Design thinking ideation
Design thinking Project management
March 30th, 2022 - Natasha Boos

Design Thinking Phase Three: Ideation

Ok, so you have a problem and it needs to be solved. But how? We recently opened up about how beneficial the process of design thinking is for finding the right solutions. The third phase of design thinking is ideation: where no idea is bad and all ideas are considered. How can you ensure your ideation phase moves you successfully to the prototype stage? We've got these tips for you.

4 Tips to a Successful Ideation Phase

Get into a collaborative environment

Your team and those involved in the ideation stage must feel that the space is open and collaborative. Most importantly, they must feel comfortable speaking and giving ideas together. You can do these several ways, but our favorite is creating a space where every person in the room must contribute.

During the beginning of the ideation process, no idea should be cast aside. Every person involved with this phase should come to the table with ideas, even if they get set aside in the next round. They may not be great for this project, but they may spark someone's thought process or they may be used for future projects.

Establish brainstorming rules

While no idea should be cast out, you'll want to keep the ideation team focused on the goals at hand. Start the brainstorming - no matter the exercise type - with a reminder of the goal and any guardrails that may be needed to keep the team focused. We've found that a visualization (like a snapshot of the current experience, for instance) is extremely helpful to keeping the team thinking about the goal.

Also, remind your team about being respectful of all ideas. While it may seem like we are all adults and don't need that reminder, we all also know how tricky work communication can be. Sometimes, emotions can flair with many personalities coming together, (yes, even in a low-key brainstorming session). So keep your team invested in the project by designating times for ideas and time for discussions. Also, timeboxing the discussions can be beneficial to staying on task.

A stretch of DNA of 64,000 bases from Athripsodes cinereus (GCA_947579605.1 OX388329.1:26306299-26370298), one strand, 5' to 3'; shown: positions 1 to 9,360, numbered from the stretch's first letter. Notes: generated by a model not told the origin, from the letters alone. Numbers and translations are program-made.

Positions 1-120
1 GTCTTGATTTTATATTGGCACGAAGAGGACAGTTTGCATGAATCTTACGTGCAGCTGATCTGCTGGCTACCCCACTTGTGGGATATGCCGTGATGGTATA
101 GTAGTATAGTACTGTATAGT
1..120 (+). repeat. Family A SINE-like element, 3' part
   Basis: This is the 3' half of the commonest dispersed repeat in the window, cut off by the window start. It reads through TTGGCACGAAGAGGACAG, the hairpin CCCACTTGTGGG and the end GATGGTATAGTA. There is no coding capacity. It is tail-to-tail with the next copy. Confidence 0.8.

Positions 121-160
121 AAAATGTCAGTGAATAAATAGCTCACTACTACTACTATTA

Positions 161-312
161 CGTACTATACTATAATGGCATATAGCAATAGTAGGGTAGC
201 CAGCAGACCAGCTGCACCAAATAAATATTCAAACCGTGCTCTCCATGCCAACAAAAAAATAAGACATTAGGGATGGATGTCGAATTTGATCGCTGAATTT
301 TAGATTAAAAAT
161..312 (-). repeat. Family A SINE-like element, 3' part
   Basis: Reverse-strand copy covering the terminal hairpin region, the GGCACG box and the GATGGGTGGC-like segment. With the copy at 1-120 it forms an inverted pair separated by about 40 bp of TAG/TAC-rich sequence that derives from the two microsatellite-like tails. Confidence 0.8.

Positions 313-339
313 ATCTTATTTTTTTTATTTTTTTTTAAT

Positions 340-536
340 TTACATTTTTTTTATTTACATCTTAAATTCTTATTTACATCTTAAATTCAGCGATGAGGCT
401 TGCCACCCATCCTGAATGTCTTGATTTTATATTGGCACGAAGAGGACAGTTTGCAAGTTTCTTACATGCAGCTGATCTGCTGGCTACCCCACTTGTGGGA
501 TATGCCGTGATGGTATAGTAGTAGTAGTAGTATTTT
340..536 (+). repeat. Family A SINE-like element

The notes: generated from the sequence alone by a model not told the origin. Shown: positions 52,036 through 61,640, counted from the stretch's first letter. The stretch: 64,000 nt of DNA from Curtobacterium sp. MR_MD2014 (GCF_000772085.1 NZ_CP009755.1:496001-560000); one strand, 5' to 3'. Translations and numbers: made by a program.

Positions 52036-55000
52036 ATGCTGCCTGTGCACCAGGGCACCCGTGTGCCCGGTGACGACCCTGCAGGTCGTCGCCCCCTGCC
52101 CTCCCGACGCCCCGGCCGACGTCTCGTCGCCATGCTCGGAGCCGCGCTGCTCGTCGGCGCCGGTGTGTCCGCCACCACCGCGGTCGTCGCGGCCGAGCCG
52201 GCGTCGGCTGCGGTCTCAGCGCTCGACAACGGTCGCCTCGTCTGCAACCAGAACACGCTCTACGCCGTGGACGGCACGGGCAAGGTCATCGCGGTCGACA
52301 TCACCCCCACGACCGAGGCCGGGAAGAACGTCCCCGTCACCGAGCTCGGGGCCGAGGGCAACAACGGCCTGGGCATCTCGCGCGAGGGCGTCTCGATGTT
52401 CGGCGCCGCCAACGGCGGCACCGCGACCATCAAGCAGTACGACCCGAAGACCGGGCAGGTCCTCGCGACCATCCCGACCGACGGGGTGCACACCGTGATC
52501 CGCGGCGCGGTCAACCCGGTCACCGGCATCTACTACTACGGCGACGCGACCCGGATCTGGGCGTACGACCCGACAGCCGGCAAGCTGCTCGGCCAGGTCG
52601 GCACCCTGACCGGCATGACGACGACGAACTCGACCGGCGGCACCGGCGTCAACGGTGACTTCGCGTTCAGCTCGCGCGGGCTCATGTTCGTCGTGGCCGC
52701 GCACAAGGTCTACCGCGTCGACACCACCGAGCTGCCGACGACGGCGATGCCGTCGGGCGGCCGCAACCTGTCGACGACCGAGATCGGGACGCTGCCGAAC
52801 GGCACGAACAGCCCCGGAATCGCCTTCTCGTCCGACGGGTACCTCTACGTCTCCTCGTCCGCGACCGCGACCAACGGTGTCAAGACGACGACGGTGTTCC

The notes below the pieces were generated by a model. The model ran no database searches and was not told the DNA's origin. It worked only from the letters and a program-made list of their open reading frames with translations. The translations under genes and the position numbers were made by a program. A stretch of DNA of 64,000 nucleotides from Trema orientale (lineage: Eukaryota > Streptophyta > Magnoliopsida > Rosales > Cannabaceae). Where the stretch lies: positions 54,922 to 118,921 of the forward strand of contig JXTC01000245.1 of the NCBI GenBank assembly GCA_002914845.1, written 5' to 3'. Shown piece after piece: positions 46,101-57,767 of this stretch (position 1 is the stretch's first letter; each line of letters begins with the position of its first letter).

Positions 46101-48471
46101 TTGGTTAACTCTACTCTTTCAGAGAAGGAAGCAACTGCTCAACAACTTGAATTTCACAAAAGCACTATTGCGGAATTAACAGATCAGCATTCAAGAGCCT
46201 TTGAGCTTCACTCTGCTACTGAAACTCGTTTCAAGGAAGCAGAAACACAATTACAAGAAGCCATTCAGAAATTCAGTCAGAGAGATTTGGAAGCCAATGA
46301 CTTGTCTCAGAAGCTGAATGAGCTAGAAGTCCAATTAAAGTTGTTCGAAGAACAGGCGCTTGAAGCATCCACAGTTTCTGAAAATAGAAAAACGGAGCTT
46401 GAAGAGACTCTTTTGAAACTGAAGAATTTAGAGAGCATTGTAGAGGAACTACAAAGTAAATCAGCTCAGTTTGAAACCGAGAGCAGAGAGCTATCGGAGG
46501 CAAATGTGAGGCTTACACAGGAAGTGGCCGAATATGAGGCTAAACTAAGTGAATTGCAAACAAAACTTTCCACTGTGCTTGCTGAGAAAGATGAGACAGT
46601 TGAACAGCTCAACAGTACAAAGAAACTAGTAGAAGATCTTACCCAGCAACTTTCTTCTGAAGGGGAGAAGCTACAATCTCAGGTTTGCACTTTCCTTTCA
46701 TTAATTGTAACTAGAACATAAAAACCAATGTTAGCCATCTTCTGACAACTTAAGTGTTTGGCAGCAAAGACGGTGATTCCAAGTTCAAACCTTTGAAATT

Try various brainstorming strategies as you move through the phase

As you get closer and closer to an idea or ideas that you'll form into prototypes, you'll want to adjust how you're brainstorming. This allows you to think of the idea from various angles, possibly finding flaws or concerns that may trip up other areas of the project. It also helps to keep the team engaged, especially if this phase stretches over several hours or meetings. Here's a few strategies we like to use to get the ball rolling:

  • Mind-Mapping - Flowing through an idea by writing down the central theme, then breaking down each part of that idea to be smaller and smaller.
  • Rapid Ideation - Put a short time limit on your team and ask them to write down every idea they have during that time. Then come together to brainstorm around those ideas.
  • Round-Robin - Leaving no one out, have every person in the room give at least one idea before starting the narrowing down phase.

Leave with action items

This is a great rule of thumb for any meeting you have, but especially when you come out of brainstorming meetings. We've seen time and time again excellent ideas left behind because nothing comes of it and the team is still floundering and a deadline is looming. Leave the meeting with action items. We promise it will make a difference.

Don't just have actions, assign team members to complete them. Do tickets need to be created? Does a strategy document need to be written for business approvals? Assign owners and assign deadlines. This keeps the team organized and moves the project along.